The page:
Fighting the low-price, low-growth tendency

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Fighting the low-price, low-growth tendency

The comment from the deputy prime minister for the economy in late August - whether Korea has entered deflation or not - has become a hot topic. I personally think the question is unnecessary. By definition, “deflation” means a decrease in the general price level of goods and services, and the consumer price index, which is the standard of prices in Korea, shows an average price increase of 1.41 percent as of August 2014. Therefore, Korea is not in a state of deflation in a traditional sense.

What we need to keep in mind is that one of the notable trends seen not only in Korea but in many other countries is the low price. Neighboring Japan and many countries in Europe have had at most a 0.5 percent price increase since the second half of 2013 until now. The United States used an extreme measure of quantitative easing but hasn’t been able to attain the goal of a 2 percent price hike.

How did the low-price era arrive worldwide? If we look at the demand side only, the global trend of “aging” is considered a culprit. As the advancement of medicine has extended the average lifespan, people are now forced to prepare to live up to age 100, and the longevity inevitably results in frugality in order to plan for a longer life after retirement. Therefore, the price decrease as a result of a drop in demand is more evident in developed countries with longer life expectancy. Moreover, developed countries such as the United States, Japan and those in Europe use quantitative easing to deal with low price, but the policy leads to currency devaluation and exports deflation to the third countries in effect.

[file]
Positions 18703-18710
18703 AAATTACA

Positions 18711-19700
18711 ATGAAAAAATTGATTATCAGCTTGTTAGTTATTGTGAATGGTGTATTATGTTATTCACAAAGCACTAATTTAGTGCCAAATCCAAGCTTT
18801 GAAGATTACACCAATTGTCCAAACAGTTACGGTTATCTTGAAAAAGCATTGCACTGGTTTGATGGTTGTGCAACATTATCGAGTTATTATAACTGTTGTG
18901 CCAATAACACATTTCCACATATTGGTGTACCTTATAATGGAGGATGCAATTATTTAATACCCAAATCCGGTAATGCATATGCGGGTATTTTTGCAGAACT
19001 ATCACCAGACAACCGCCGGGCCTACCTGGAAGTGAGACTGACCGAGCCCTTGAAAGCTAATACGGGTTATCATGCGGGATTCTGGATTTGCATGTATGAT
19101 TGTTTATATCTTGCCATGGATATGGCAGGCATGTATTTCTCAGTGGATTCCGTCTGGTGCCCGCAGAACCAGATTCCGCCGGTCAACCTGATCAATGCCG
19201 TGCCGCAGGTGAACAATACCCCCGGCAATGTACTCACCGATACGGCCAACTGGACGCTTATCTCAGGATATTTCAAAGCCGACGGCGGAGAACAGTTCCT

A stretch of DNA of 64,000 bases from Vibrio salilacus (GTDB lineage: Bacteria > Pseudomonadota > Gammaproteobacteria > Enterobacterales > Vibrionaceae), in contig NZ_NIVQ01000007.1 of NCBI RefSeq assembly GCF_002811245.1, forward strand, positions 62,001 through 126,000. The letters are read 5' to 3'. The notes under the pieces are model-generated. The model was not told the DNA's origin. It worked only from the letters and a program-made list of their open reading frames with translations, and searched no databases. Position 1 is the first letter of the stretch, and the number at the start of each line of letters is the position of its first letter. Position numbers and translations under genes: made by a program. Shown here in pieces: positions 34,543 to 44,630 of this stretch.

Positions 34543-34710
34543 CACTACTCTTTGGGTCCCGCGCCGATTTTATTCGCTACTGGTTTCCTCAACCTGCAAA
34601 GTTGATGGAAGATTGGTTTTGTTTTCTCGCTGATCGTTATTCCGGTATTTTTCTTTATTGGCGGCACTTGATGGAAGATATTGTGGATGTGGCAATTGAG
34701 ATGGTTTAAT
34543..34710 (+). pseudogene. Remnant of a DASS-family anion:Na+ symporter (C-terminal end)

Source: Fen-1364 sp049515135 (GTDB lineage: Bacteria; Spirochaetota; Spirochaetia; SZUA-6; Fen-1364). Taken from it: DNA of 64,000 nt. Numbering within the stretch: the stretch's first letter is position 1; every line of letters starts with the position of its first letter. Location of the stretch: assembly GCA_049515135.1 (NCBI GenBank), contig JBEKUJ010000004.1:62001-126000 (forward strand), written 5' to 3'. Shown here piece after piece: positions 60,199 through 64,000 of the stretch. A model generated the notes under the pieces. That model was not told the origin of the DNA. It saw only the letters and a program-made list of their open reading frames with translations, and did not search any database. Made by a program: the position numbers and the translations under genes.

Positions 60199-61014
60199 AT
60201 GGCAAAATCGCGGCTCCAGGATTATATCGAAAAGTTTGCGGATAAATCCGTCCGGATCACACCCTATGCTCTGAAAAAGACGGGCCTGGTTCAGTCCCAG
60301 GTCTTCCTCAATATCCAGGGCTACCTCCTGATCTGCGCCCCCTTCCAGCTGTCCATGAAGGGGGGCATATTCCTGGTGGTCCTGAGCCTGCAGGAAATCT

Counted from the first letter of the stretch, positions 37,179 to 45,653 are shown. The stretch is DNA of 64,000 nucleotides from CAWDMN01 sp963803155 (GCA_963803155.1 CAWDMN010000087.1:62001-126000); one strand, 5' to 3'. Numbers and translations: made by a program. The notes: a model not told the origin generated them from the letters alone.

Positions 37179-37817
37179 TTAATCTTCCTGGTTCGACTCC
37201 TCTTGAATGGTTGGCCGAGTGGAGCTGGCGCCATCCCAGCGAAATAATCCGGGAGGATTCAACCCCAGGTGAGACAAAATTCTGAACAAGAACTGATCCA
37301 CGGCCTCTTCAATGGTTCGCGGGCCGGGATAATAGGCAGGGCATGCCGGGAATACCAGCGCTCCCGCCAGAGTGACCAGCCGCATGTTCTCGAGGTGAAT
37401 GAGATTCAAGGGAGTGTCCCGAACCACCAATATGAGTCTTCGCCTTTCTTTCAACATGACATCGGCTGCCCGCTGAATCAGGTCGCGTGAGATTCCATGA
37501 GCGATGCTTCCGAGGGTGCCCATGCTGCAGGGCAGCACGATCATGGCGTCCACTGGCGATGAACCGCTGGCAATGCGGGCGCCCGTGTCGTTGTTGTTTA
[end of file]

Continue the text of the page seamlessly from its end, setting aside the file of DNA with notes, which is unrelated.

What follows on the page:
Deflation is alarming because it is self-destructive. But how should Korea deal with the situation? Before it’s too late, we need to use all short-term and long-term measures to fight the low-price, low-growth tendency. A low interest rate policy is a short-term prescription, and in the long run, we need to prepare for the aging of our society by reinforcing the social security system and addressing the low birthrate.

by Ha Tae-hyung President of the Hyundai Research Institute

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